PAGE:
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Accueil du site > Emplois et Stages > Sujets de Thèses > PhD Project : MECHANICAL RESPONSE OF CELLULAR SYSTEMS : Do cells have a sense of touch ?

PhD Project : MECHANICAL RESPONSE OF CELLULAR SYSTEMS : Do cells have a sense of touch ?

Institute :

Laboratoire transdisciplinaire Joliot Curie

PhD supervisor :

Françoise Argoul, DR CNRS

Email adress and phone number :

francoise.argoul(A)ens-lyon.fr, 0472728823

Team members involved :

Alain Arneodo, Benjamin Audit, Lotfi Berguiga, Karine Monier, Fabien Mongelard, Cédric Vaillant

Project description :

Cells respond dynamically to the mechanical and rheological properties of their surrounding. They may even adapt their own internal organization to match the stiffness of the support on which they adhere. The mechanical response of a cell upon the substrate rigidity depends on the tissue type from which the cells are derived [1]. For example, fibroblasts achieve maximal spreading on stiff substrates ( 10 kPa), whereas neurons branch more avidly on softer subtrates (< 0.5 kPa), and chondrocytes only begin to spread at 10 kPa. Matrix stiffness also influences cell proliferation and differentiation ; for instance mesenchymal stem cells can be differentiated into neurogenic, myogenic or osteogenic cell types according to the magnitude of the matrix stiffness, mimicking that of the native tissue [2]. A current hypothesis to explain such a spreading increase on stiffer adhesive surfaces is that by pulling on the matrix at adhesion foci, the cell likely produces tension within its membrane and in the underlying cortical actin mesh. Whereas the role of the focal adhesion loci has been shown by micromechanical stimulation experiments to be highly dynamic and mechanosensitive [3], the echo of these stimulations on 3D cytoskeleton assembly dynamics and nuclear cell core are much less understood.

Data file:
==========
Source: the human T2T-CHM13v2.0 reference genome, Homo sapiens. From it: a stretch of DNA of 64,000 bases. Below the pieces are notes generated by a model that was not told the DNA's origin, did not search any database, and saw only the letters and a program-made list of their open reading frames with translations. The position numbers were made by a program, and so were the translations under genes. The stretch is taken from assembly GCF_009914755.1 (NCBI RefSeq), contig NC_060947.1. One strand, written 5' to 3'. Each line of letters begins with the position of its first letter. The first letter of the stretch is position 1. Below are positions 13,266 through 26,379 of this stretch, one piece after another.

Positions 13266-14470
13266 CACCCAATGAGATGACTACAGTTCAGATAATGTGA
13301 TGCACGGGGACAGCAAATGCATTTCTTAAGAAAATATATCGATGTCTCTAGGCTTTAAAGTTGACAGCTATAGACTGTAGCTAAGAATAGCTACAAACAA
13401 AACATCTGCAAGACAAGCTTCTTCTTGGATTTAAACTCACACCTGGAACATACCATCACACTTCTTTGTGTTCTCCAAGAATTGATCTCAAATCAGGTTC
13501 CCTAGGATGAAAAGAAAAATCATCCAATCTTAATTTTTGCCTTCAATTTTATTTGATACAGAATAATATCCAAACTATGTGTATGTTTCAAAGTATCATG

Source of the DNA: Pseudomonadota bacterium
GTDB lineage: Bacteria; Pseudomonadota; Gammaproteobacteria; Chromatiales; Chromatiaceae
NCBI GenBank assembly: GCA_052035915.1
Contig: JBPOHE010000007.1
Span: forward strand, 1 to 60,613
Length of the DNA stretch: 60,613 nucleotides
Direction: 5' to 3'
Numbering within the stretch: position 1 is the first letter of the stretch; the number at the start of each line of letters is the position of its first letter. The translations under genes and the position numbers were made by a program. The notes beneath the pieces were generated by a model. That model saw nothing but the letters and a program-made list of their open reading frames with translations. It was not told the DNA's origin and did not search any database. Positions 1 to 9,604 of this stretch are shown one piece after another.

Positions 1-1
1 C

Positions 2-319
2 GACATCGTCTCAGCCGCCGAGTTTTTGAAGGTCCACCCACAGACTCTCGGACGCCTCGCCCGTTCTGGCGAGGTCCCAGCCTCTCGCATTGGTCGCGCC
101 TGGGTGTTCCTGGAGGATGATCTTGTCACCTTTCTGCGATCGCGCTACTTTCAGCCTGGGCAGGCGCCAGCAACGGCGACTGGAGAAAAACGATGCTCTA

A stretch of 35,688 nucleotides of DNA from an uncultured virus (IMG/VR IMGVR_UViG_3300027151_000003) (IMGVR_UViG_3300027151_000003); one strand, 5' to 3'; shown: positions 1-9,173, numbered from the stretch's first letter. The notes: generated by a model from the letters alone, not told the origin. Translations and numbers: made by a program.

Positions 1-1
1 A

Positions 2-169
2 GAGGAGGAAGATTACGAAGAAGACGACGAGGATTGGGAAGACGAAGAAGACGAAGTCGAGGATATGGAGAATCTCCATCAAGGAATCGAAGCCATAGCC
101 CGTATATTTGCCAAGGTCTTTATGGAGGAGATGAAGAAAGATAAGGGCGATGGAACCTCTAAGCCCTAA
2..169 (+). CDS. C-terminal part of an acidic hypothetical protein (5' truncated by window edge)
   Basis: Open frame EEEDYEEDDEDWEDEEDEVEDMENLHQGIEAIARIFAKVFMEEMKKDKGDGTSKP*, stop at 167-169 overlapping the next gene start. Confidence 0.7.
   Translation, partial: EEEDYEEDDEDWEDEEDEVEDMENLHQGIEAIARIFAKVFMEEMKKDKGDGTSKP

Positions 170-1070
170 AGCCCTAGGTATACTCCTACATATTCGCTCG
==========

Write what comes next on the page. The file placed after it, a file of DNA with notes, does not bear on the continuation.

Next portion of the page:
Thanks to the expertise of the team “Mechanogenetics of the cell” of the Transdisciplinary Joliot Curie Laboratory of ENS LYON, we propose to focus on the interplay of the nuclear mechanical stiffness with the cytoskeleton mediated mechanical response of neuronal cells during their differentiation. We will combine optical microscopy (fluorescence and total internal reflection interference microscopy) together with micromechanical stimulation by atomic force microscopy to tune precisely the mechanical stress and to measure the extracellular matrix rigidity. We will address the following questions. How does the nuclear domain, central to the cell body, organize its surrounding cytoskeleton, in response to a mechanical stress ? Is this hard core of the cell important in the global rigidity of a cell ? How does the remodeling of the nuclear architecture influence retroactively the mechanical property of the cell ? Can we follow in real time the modification of a cell rigidity during its differentiation ? The work will combine biophysical methods based on fluorescence and interferometric microscopies, with cellular biology approaches, and physical modeling.

[1] D.E. Discher, P. Janmey and Y.L. Wang, Tissue cells feel and respond to the stiffness of their substrate. Science, 310, 1139-1143 (2005).

[2] A.J Engler, S. Sen, H.L. Sweeney and D.E. Discher, Matrix elasticity directs stem cell lineage specification, Cell 126, 677-689 (2006).

[3] M. Ghibaudo, J.M. Di Meglio, P. Hersen and B. Ladoux, Mechanics of cell spreading within 3D micropatterned environments, Lab. On Chip, Online nov 2010 : DOI 10.1039/c01c00221f